WLS Music Survey - June 10, 1978 (Part One: The Thirty-threes)

We're doing this week's WLS street sheet by special request.
In lieu of a Bio on the back of this week's survey, there's a Top Ten from the Past that jumps back three years to June 14, 1975. At the top of the chart is Queen's "Killer Queen" in its third and final week at the summit. The track had peaked at number 12 on Billboard's Hot 100 a month prior and on the chart dated June 14, 1975, the track spent its very last week on the Hot 100 at number 64 before vanishing without a trace. The rest of WLS's Top 10 is pretty solid even if, as usual for the station, only three of the tracks are in the Top 10 of Billboard's national singles chart that week.
Yvonne Daniels remains a mystery to me though she deserves better. Her brief overnight shift precluded her from my regular listening, even as a 12-year-old on Summer vacation, but I have read nothing but wonderful things about her, not the least of which was her induction into the National Radio Hall of Fame in 1995.
Touring behind their recently released Misfits album and a deep, eclectic back catalog, The Kinks had entered their so-called "arena rock" phase with 1977's Sleepwalker and Misfits was built upon leftover songs written and recorded for Sleepwalker but both albums set the stage for the band's highest charting album, 1979's Low Budget.
Andy Gibb, barely twenty years old with unlimited potential and already battling demons that would eventually cost him everything, was on the road behind his second album Shadow Dancing and the massive title hit, which *SPOILER ALERT* was perched atop this week's Forty-fives chart for the first of its six-week reign. The album's next two singles would both peak at number 11 on the station's list of Forty-fives.
Lyrics were devoted to last week's Number One Song on the Forty-fives chart, a track from this week's number 20 album on the Thirty-threes chart, Johnny Mathis's You Light Up My LifeIn addition to Mathis's take on the title track, he offers up his cover of another huge hit from 1977, the Bee Gees' "How Deep Is Your Love" while also covering "Emotion" as another duet with Deniece Williams, even as the Samantha Sang original was currently on the list of Forty-fives at number 16.
There are five debuts on the list of Thirty-threes for the week of June 10, 1978. Four of those albums are new to the chart but the one pictured above is a former Number One Album, returning to the chart for a victory lap after just one week away. Its stay would prove just as temporary as it's return - Rumours would not be on the following week's chart.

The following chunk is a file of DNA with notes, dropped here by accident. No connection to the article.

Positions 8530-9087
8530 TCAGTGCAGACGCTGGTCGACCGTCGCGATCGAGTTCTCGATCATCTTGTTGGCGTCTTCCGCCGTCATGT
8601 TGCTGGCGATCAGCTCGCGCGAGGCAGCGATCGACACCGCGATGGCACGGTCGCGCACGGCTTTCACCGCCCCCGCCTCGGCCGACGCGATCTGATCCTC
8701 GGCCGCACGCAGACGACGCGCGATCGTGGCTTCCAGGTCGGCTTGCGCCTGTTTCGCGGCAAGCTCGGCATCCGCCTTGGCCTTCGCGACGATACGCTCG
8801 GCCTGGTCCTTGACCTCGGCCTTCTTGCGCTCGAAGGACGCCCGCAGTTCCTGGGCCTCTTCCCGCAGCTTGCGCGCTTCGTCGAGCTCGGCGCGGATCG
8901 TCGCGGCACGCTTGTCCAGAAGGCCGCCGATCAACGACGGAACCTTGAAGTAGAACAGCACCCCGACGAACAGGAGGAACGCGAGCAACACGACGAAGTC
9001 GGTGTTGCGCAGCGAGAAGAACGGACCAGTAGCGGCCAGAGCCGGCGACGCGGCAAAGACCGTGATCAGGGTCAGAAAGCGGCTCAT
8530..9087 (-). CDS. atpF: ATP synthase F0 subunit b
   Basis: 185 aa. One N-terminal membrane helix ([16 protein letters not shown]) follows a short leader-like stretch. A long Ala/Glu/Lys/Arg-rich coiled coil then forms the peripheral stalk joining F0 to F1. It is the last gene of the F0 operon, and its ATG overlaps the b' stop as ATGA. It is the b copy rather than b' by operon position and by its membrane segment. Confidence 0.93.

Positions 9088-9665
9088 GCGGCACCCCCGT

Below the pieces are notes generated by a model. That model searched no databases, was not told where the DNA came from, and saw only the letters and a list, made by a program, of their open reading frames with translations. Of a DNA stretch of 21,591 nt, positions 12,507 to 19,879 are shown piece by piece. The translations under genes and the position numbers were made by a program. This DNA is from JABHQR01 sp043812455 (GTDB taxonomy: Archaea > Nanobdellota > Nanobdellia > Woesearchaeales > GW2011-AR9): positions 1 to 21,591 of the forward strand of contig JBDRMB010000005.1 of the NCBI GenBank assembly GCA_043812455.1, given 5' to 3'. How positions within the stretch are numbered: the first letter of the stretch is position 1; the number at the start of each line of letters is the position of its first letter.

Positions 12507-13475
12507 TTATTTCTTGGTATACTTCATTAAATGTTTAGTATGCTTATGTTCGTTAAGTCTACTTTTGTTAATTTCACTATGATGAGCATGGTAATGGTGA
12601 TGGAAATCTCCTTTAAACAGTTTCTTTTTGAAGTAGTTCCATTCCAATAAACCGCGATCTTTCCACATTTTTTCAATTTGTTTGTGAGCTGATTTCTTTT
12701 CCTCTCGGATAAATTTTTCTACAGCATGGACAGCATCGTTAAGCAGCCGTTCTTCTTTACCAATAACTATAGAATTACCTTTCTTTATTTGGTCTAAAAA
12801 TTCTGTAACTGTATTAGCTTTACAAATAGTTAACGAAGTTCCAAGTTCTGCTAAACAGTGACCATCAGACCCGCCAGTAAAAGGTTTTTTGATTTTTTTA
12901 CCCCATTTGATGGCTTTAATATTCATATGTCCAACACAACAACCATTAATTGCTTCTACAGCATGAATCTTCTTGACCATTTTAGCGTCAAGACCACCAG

Of the remaining debut albums, only George Duke's Don't Let Go down at the anchor position of the station's list of albums was supported by a single concurrently on the Forty-fives chart, with "Dukey Stick" rising up to number 24 this week. At number 31 on the Thirty-threes, was Chicagoland favorite Foghat, whose title track from Stone Blue may have gotten some airplay but failed to make the station's list of most played singles. Natural High from the Commodores came in at number 29 though it would be more than a month before a single from the album debuted on the Forty-fives. It would be nearly three months after Cheap Trick's Heaven Tonight debuted at number 27 before the album's lead single "Surrender" appeared on the Forty-fives chart the week of August 26, 1978, just as the album was slipping out of the Top 10.
KISS's Double Platinum is the lone greatest hits album on the Thirty-threes chart this week, moving up five spots to number 23. Not being allowed to have any KISS records, I wanted it so bad. Finally got the album a few years later and it was one of the most disappointing music-related experiences I have ever had.

There are three soundtrack double-albums on the Thirty-threes chart dated June 10, 1978, including the Number One Album - for the 19th week in a row - Saturday Night Fever, with three singles in the Top 20 of the list of Forty-fives. Grease is the chart's biggest mover, jumping 12 spots to number 13 for the week. And finally, there's the excellent F.M. (sic) soundtrack album down at number 30.
My pick of this week's Thirty-threes is Billy Joel's masterpiece, The Stranger. The other day, Mrs. HERC and I were listening to music and Joel's "Movin' Out (Anthony's Song)", (track one, side one) of The Stranger came on. We both sang along. Then the album's title track came on and we both sang along. "Just The Way You Are", "Scenes From An Italian Restaurant","Vienna", "Only The Good Die Young" played one after another and we continued to sing along, both of us having risen from our respective chairs and now getting things done around the house. As "Only The Good Die Young" faded out, my Catholic girl turned to me and asked if we were listening to Billy Joel's Greatest Hits. And, as the piano began on "She's Always A Woman" (track three, side two), I answered, "No, it's just The Stranger", even as I deleted the next two songs from the playlist because, for me, the album is a mere seven tracks and thirty-one minutes of near-perfection.


1 comment:

  1. The Stranger was one of the first half-dozen or so albums my sister and I had in the late 70s. I can't disagree that "Get It Right the First Time" and "Everybody Has a Dream" don't stand up to the rest, by quite a bit. The hits are awesome, but "Scenes" and "Vienna" are my two favorites now.